Your intention seems primarily to be the question of what keeps us alive. On a secondary level, your discussion of a struggle with severe anxiety also resonated with me. And, lately, my anxiety has become a force unto itself--an amorphous thing--that strikes without warning, that engulfs, that paralyzes. That's extreme anxiety. Low-level anxiety is a state of indecision, the recognition of contradictions, a daily course of living with uncertainty. My own severe anxiety comes ultimately, I think, from an actualization of what so many suppress: that very terrible things do in fact happen, can happen without reason or justification, and may happen again.

So, in an odd way, that anxiety (low or high) keeps us alive may be one answer to the question. Anxious, we do not act. We live with uncertainty, are willing to accommodate uncertainty, like Keats' negative capability. Paralyzed, we do not move, act, do, perform. When someone becomes certain, that provokes action. Certainty, while a virtue of right action in texts like Beowulf, myths, heroic stories, is considered a generator of right action, certainty may also be the driver for wrong action, zealousness, conflict, strife. Beowulf and Grendel are both very certain--one stands for goodness, the other evil. Everyone else at Heorot is anxious, uncertain, afraid. Certainty itself creates violence, perhaps.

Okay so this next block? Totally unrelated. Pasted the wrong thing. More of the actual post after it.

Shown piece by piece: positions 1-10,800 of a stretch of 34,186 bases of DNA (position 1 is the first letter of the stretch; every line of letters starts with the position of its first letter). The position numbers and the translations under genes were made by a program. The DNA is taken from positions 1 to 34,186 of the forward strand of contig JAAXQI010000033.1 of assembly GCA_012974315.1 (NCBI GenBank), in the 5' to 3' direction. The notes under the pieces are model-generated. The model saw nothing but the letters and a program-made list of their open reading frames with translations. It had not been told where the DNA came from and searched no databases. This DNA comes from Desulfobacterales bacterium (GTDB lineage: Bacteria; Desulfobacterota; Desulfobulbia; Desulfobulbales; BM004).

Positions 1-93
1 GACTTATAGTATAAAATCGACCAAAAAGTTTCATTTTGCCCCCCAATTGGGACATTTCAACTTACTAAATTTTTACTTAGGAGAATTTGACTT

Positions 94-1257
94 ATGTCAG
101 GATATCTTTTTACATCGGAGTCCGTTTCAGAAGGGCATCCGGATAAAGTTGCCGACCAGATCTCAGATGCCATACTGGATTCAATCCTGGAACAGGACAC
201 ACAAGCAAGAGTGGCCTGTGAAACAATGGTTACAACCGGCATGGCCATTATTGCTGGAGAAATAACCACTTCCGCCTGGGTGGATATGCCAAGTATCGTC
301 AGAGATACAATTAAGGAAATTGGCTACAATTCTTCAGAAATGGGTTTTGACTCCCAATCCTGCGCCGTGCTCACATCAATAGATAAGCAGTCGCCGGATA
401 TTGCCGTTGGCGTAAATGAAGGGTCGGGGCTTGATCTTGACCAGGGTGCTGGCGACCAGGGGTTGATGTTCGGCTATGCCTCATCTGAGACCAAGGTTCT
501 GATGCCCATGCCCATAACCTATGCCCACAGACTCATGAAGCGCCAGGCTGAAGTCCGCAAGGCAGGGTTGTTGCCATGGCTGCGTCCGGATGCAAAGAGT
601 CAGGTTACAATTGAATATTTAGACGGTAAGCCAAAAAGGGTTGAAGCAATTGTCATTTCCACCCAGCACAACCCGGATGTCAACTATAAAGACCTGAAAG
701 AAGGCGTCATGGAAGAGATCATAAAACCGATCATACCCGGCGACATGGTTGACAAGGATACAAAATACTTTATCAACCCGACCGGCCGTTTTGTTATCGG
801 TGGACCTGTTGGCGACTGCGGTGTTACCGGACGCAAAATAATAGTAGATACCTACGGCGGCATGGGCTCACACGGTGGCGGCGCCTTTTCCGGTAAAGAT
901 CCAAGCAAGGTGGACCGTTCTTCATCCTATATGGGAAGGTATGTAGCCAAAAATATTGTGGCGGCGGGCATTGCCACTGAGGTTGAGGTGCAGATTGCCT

But at a personal level, outside the realm of literature, severe anxiety can be a turning upon the self: the experience of amorphous terror so severe that any escape seems preferable to enduring it, even death. That's the kind of anxiety Plath writes about. Her poems about motherhood and her children are filled with uncertainty--especially "Tulips" which seems to me an expression of the anxiety and fear of motherhood, a genuinely terrifying poem. However, her work is so often dismissed as "crazy." Bidart also writes about anxiety and fear.

The question might be for writers, how to express the human concerns of anxiety, terror and fear? How are those communicated or universalized or given place or decentered (pick your theoretical drive) and yet keep them from stereotype connected to destruction and death?

Thank you for starting this conversation. I have 4 varied comments to share:

1. Thank you. I will be sending this to a beloved friend for whom I think it will be of great value. She was just teenager when she found her older brother after his suicide and some of her days are much like you describe yours here.

2. I myself was suicidal regularly when I was younger and for over 25 years now, I have only to look at my daughters to KNOW why I didn't!

3. I think it bares noting how very lucky you are to have found such a wise and truly useful analyst. The words you quote are so unlike what is voiced by many professionals in similar circumstances!

4. I wonder if you think it is true that "we probably all have" a year we didn't kill ourselves? I don't think it is a universal human reality. I do, however, believe it is often true for great artists.

Many blessings to you, brave artist. Thank you!

Never took a writing class, but tried my hand at an autobiography. Your shared experience, I believe, can enlighten all who read it.
D.Cross, Silent Screams